An LLC can also take on the flavor of a regular corporation or an S corporation by making a simple election. The “check in the box” election informs the IRS how you want to conduct your business. Most of you don’t want to follow regular corporation tax rules so you will file a second form electing to be treated as an S corporation.
Regular corporations pay their own taxes and dividends paid to the owners are not deductible by the corporation and are therefore double taxed. S corporation profits flow to the owner’s personal tax return and are only taxed on the personal level. Corporations must pay owners a reasonable wage. If you are wrapping your mind around this concept you will naturally want your wages from your LLC/S corporation as low as possible to avoid self-employment taxes on the pass-through profits. The IRS knows this and requires a reasonable wage, but reasonable is a wide road. The tax court is littered with cases on fair compensation. The IRS has not provided a safe harbor (read note below), but many tax professionals feel 60% of profits as a good starting point in determining reasonable compensation.*
Example: You have an S corporation with $200,000 before owner’s payroll. Safe harbor for owner’s wages are $120,000.
Is it possible to have a lower wage and still be reasonable? Yes. A safe harbor is just that, a place where the IRS agrees not to challenge your position. Many owners will not use the safe harbor method. If you have employees (let’s say 20), a large portion of the profit is derived from said employees. Remember why S corporations exist. They allow small firms to conduct business without the negative tax rules of a large regular corporation while still maintaining the legal protection of the corporate structure. The concept of the S corporation is to allow profits from non-owner’s work (passive income) to flow through to the owners without the double taxation of regular corporation dividends or self-employment taxes on the profits derived from employees.
Small businesses frequently have several employees or subcontractors. A reasonable wage for owners may be higher or lower than 60%. Safe harbor is 60% so we can hang our hat on that nail as an owner’s wage ceiling. The higher the profits, the more likely the safe harbor will only be a guideline. There are several places online to find reasonable compensation numbers. Robert Half has a temp agency (Accountemps) that publishes reasonable compensation numbers for a large number of professionals; unemployment offices in most states do as well.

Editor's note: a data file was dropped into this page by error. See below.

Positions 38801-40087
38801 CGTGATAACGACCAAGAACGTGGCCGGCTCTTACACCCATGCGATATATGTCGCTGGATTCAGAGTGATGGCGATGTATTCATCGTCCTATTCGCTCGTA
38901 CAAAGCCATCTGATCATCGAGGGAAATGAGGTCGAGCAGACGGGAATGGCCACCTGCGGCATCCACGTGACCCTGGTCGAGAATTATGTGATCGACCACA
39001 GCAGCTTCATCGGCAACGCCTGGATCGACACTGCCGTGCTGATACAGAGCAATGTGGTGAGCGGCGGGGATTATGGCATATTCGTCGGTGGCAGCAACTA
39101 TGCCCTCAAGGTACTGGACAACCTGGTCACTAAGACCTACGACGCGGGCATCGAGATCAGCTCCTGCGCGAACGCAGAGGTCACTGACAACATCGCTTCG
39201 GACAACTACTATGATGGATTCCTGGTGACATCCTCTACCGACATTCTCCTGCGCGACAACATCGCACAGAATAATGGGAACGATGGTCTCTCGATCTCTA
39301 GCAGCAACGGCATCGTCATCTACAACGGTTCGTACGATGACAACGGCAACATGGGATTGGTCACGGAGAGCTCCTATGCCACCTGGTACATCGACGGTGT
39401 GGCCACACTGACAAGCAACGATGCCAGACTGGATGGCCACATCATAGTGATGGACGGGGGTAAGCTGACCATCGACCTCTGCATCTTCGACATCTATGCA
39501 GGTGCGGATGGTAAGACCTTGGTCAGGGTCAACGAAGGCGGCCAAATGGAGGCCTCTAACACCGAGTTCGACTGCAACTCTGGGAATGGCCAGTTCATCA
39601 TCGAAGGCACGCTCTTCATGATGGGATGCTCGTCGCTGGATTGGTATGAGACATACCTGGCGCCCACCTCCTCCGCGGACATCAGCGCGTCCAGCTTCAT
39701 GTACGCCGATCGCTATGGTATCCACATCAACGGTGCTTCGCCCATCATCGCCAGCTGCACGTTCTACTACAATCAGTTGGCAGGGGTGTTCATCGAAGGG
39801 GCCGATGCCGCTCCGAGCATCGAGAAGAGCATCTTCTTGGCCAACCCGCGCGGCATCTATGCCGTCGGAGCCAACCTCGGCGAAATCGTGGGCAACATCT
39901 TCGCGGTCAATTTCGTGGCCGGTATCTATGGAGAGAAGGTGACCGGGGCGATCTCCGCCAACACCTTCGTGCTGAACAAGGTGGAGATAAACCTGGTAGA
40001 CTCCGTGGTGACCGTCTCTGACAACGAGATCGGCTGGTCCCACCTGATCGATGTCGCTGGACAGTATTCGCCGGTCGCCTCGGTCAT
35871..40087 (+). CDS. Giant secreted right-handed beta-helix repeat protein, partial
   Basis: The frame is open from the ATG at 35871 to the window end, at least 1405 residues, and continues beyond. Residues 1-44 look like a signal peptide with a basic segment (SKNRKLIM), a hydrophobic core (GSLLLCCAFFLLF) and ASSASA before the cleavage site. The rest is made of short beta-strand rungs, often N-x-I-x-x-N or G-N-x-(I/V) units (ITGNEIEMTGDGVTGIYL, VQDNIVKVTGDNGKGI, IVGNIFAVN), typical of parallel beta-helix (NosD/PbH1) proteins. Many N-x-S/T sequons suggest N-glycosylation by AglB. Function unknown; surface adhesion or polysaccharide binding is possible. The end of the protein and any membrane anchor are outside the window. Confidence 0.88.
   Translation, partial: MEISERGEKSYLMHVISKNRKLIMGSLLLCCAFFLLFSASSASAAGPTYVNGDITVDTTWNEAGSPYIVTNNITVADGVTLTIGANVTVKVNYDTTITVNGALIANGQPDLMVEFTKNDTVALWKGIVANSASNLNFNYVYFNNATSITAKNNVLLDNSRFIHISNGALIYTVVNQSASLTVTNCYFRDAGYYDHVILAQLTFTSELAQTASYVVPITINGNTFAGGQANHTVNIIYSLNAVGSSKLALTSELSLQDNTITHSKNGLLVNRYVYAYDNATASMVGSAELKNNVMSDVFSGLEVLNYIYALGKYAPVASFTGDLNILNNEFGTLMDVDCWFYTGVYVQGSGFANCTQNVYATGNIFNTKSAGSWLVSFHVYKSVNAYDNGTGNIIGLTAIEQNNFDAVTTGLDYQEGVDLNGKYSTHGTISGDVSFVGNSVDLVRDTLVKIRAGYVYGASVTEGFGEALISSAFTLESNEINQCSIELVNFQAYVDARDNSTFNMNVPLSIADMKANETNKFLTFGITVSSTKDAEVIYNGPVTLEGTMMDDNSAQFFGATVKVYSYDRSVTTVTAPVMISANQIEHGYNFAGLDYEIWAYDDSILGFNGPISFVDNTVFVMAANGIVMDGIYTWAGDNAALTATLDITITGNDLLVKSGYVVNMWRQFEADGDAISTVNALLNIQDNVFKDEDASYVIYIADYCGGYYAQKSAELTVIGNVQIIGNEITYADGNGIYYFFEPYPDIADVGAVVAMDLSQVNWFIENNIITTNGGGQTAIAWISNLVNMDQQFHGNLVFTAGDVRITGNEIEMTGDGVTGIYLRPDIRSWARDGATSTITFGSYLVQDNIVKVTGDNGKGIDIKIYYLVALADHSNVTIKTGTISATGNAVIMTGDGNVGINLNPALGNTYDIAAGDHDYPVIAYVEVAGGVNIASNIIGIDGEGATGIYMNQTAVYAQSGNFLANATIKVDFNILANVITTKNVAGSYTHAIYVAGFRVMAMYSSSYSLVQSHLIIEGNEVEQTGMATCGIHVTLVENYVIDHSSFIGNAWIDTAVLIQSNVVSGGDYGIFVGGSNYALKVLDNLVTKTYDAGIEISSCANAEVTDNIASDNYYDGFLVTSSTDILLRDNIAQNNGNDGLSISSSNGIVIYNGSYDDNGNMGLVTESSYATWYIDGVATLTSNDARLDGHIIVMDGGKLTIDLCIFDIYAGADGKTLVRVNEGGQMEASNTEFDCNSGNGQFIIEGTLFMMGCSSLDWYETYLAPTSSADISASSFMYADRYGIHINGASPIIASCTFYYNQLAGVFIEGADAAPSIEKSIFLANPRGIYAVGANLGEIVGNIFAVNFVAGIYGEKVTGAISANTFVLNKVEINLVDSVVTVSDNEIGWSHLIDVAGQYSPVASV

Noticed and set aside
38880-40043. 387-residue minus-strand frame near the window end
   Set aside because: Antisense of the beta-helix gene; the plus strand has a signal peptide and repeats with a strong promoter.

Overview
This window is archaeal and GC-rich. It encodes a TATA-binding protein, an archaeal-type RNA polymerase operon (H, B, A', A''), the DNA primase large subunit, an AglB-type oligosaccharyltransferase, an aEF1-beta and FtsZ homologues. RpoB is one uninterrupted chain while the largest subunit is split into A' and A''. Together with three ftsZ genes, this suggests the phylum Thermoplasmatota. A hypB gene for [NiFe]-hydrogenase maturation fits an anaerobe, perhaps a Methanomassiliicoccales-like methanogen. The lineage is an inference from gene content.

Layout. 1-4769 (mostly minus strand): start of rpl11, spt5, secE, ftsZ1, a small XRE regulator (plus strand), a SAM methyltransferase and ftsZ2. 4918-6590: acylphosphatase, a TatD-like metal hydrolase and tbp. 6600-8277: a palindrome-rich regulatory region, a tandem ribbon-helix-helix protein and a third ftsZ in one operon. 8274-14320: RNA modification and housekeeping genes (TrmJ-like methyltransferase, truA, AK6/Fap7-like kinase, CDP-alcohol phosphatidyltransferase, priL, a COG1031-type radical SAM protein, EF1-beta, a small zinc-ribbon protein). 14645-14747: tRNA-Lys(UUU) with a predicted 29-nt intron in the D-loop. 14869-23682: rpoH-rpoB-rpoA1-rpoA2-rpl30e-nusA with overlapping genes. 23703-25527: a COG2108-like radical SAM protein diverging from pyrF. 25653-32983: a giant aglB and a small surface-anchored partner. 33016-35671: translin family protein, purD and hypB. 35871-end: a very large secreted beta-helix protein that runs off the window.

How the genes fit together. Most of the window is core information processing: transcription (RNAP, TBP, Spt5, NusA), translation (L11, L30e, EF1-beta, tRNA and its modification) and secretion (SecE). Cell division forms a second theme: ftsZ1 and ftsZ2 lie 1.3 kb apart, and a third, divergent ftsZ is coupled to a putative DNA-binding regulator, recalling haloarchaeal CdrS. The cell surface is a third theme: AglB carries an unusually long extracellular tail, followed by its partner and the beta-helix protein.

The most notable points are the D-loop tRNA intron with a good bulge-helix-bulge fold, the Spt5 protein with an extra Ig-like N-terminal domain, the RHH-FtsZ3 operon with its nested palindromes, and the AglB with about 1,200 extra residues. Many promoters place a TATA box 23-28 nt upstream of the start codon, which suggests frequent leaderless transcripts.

Before we start this part of the discussion I want to remind you I am not an attorney. I encourage you to consult a competent attorney if you have any questions. I only provide my understanding of LLC versus S corporation law as it pertains to taxes.
What is the difference between an LLC and S corporation? Both provide legal protection. It is easier to understand LLCs when you understand why they were created. LLCs were created for legal, medical, and accounting firms. The reason LLCs were needed for these industries is because regular corporation tax laws are devastating to service corporations (you pay the top tax rate on every dollar of profit) and S corporations back then could only have 25 owners (100 owners allowed now). The other drawback of a corporation is the liability issue of all-acts versus own-acts.
An attorney can explain all the different rules between an LLC and corporation, both C and S. We will not dive into those details. There is only one legal area we will review. Remember, I am not an attorney. What I share here is how I understand the laws regarding LLCs and corporations.
The difference between LLCs and corporations involves something called own-acts and all-acts. As I understand it, LLC owners are only liable for own-acts while corporation owners are liable for all-acts. This is easiest to understand with an illustration.
We will use a medical firm as our example. Suppose two groups of doctors get together to start a clinic. One group of doctors organizes as an S corporation, the other as an LLC. After some time in business both clinics suffer a malpractice lawsuit against one of their doctors. Unfortunately, both doctors lose their suit and own a huge settlement. In the S corporation, owners are liable for all-acts; therefore, all doctors are liable for the one doctor’s malpractice. The same situation happens in the LLC clinic. However, with an LLC, liability is only for own-acts; only the doctor sued is liable; the other doctors are protected from loss by the LLC.
Once again, review your situation with an attorney. Feel free to leave comments below. If I verify additional information, I will include it in a future edit.
Show me the Money
Now we get to the part I love the most, the money. How much money can you save in taxes with an LLC treated as an S corporation? To make it clearer for everyone I want to start with a really small company example and work up in size. We will assume our small business owner organized as a LLC from day one, but only elected to be treated as an S corporation at the appropriate time.